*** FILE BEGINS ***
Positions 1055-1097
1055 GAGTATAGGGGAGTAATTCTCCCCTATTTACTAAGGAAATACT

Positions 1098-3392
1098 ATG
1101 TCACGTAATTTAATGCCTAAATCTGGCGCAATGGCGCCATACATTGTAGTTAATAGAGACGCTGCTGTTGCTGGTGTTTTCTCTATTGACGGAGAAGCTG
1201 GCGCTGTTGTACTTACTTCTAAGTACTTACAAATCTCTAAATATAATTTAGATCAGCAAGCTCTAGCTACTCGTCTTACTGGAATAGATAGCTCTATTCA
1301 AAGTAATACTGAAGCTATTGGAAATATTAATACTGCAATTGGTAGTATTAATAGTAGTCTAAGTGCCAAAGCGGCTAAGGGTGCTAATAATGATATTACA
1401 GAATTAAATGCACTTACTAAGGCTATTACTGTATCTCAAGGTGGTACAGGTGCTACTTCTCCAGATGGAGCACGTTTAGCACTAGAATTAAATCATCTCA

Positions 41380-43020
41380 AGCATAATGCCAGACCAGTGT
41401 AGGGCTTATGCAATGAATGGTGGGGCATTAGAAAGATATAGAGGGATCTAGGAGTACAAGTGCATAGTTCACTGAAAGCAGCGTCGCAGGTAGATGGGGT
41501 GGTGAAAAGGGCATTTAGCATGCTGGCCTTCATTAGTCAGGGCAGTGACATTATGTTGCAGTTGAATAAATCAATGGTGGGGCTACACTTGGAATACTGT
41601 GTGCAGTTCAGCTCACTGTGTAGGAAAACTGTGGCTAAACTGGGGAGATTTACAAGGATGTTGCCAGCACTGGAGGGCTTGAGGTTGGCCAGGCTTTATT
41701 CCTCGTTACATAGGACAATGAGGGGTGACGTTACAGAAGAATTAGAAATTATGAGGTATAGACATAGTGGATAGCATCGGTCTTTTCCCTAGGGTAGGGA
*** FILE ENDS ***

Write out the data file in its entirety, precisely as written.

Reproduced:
Positions 1055-1097
1055 GAGTATAGGGGAGTAATTCTCCCCTATTTACTAAGGAAATACT

Positions 1098-3392
1098 ATG
1101 TCACGTAATTTAATGCCTAAATCTGGCGCAATGGCGCCATACATTGTAGTTAATAGAGACGCTGCTGTTGCTGGTGTTTTCTCTATTGACGGAGAAGCTG
1201 GCGCTGTTGTACTTACTTCTAAGTACTTACAAATCTCTAAATATAATTTAGATCAGCAAGCTCTAGCTACTCGTCTTACTGGAATAGATAGCTCTATTCA
1301 AAGTAATACTGAAGCTATTGGAAATATTAATACTGCAATTGGTAGTATTAATAGTAGTCTAAGTGCCAAAGCGGCTAAGGGTGCTAATAATGATATTACA
1401 GAATTAAATGCACTTACTAAGGCTATTACTGTATCTCAAGGTGGTACAGGTGCTACTTCTCCAGATGGAGCACGTTTAGCACTAGAATTAAATCATCTCA

Positions 41380-43020
41380 AGCATAATGCCAGACCAGTGT
41401 AGGGCTTATGCAATGAATGGTGGGGCATTAGAAAGATATAGAGGGATCTAGGAGTACAAGTGCATAGTTCACTGAAAGCAGCGTCGCAGGTAGATGGGGT
41501 GGTGAAAAGGGCATTTAGCATGCTGGCCTTCATTAGTCAGGGCAGTGACATTATGTTGCAGTTGAATAAATCAATGGTGGGGCTACACTTGGAATACTGT
41601 GTGCAGTTCAGCTCACTGTGTAGGAAAACTGTGGCTAAACTGGGGAGATTTACAAGGATGTTGCCAGCACTGGAGGGCTTGAGGTTGGCCAGGCTTTATT
41701 CCTCGTTACATAGGACAATGAGGGGTGACGTTACAGAAGAATTAGAAATTATGAGGTATAGACATAGTGGATAGCATCGGTCTTTTCCCTAGGGTAGGGA